World Economic Forum have two great articles with a lot of data and links for the nerd, so I thought I would just share two photos that kind of highlights how Sweden and Singapore are holding up, pretty good I would say.

sweden-global competitiveness

most big companies per city

world witout strangers

A world without strangers

People in Asia need to learn about the rest of the world, yes, but probably even more important, we as non-asians need to learn about the different countries in Asia as well.

Just read an article over at Tech In Asia on how Asian founders need to gain experience from abroad markets to succeed. I would say that the key message is caught in the last part of the article:

There are plenty of startups that have founders who did not study abroad, but foreign exposure undeniably gives local startups an extra edge that their unexposed counterparts do not. Foreign-educated founders have a window into another world. They see what their country could be, they see what is behind, and what is ahead.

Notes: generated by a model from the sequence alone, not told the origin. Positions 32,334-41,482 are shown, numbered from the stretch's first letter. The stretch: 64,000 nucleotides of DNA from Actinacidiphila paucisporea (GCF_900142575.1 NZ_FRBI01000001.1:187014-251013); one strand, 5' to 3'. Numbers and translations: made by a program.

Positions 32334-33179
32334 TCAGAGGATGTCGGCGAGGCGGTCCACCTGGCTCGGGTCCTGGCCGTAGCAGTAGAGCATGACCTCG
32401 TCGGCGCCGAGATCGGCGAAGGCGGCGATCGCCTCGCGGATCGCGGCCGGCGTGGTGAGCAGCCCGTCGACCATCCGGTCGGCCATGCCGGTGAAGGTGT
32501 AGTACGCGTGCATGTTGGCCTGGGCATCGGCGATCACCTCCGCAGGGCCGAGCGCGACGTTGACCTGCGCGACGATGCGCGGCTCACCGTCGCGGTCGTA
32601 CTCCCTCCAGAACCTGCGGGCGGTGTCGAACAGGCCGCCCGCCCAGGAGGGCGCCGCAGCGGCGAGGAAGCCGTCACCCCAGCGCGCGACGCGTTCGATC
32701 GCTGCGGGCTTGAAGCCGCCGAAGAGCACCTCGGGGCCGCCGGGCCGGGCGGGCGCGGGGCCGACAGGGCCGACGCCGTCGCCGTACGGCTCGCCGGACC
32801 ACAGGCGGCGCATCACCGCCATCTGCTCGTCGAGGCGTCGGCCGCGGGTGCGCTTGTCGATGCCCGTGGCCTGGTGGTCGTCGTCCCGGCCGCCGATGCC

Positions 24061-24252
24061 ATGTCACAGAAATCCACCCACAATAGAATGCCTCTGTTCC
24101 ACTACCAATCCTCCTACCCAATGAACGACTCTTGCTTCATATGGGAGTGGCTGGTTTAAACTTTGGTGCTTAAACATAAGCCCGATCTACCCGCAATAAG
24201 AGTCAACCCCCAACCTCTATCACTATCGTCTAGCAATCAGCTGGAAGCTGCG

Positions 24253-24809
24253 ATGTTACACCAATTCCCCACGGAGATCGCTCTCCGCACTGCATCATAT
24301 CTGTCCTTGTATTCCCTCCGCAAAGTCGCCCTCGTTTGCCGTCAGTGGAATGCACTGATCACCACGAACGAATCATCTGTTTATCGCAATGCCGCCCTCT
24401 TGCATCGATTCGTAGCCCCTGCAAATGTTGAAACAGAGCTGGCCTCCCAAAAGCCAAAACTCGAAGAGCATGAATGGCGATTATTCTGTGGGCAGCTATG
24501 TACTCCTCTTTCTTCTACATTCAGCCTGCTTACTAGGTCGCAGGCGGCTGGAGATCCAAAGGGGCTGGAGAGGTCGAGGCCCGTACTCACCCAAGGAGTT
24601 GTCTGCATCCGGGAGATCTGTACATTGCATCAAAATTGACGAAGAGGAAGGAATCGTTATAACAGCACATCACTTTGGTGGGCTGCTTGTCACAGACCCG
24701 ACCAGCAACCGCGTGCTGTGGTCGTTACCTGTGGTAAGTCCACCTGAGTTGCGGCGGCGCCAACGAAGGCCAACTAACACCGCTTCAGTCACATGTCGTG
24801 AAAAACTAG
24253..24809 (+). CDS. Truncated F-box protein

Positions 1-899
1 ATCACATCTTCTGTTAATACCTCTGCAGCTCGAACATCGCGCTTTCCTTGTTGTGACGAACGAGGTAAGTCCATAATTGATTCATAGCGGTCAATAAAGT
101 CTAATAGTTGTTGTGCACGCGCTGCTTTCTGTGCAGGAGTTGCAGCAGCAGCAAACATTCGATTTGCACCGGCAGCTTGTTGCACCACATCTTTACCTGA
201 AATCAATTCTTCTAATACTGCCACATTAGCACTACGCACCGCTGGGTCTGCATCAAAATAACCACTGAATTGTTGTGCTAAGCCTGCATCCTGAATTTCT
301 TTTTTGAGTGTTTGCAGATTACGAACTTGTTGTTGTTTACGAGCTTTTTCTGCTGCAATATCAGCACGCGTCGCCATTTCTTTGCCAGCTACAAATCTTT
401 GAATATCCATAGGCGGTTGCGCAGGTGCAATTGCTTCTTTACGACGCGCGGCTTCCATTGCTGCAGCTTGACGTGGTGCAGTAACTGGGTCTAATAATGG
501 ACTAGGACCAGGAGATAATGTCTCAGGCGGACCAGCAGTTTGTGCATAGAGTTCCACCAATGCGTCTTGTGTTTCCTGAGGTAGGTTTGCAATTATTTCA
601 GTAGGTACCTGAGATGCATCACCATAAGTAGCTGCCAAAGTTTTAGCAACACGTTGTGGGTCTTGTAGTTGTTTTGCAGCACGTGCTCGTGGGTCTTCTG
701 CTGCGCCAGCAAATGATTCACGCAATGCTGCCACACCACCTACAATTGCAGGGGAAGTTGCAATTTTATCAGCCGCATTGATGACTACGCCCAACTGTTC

I think the post and the general perception in Asia is a bit to humble. Asia is where the future is. So I would really like things to be the other way around as well.

I am a Swede and in general we are well educated and travel a lot. Also since we are located pretty far up and isolated in the north we tend to seek a lot of influence from the rest of the world. So I think we are well above many other countries in terms of adopting and learning about other cultures. I write this not to put Swedes on a pedestal but rather to emphasise the fact that even though I thought I knew quite a lot about this huge Asian market, I realised that I actually did not know much at all.